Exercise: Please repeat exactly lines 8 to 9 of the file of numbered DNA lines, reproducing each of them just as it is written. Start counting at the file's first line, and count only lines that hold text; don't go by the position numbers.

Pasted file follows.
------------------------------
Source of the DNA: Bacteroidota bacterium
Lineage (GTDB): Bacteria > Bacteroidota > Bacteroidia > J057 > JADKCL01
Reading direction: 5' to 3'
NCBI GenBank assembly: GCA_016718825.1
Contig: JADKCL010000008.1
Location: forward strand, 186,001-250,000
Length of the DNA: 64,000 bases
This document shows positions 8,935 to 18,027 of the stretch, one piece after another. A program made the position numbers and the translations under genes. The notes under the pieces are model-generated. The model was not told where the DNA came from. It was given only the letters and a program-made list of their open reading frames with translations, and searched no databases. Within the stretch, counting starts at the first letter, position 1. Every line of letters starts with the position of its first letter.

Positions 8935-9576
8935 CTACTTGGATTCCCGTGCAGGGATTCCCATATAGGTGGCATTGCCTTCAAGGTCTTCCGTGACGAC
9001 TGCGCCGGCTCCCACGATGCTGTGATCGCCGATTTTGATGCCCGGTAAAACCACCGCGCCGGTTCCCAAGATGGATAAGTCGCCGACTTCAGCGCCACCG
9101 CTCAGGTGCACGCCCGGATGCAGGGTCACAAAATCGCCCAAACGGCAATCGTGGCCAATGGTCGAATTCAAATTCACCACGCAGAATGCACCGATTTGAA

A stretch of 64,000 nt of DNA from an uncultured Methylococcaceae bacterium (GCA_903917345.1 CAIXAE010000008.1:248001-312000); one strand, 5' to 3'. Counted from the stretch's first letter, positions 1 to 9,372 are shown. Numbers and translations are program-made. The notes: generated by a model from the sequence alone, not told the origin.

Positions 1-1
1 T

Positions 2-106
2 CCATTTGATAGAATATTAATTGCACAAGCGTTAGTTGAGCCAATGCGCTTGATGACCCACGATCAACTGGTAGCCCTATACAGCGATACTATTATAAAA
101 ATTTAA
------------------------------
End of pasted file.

This document shows positions 8,935 to 18,027 of the stretch, one piece after another. A program made the position numbers and the translations under genes. The notes under the pieces are model-generated. The model was not told where the DNA came from. It was given only the letters and a program-made list of their open reading frames with translations, and searched no databases. Within the stretch, counting starts at the first letter, position 1. Every line of letters starts with the position of its first letter.

Positions 8935-9576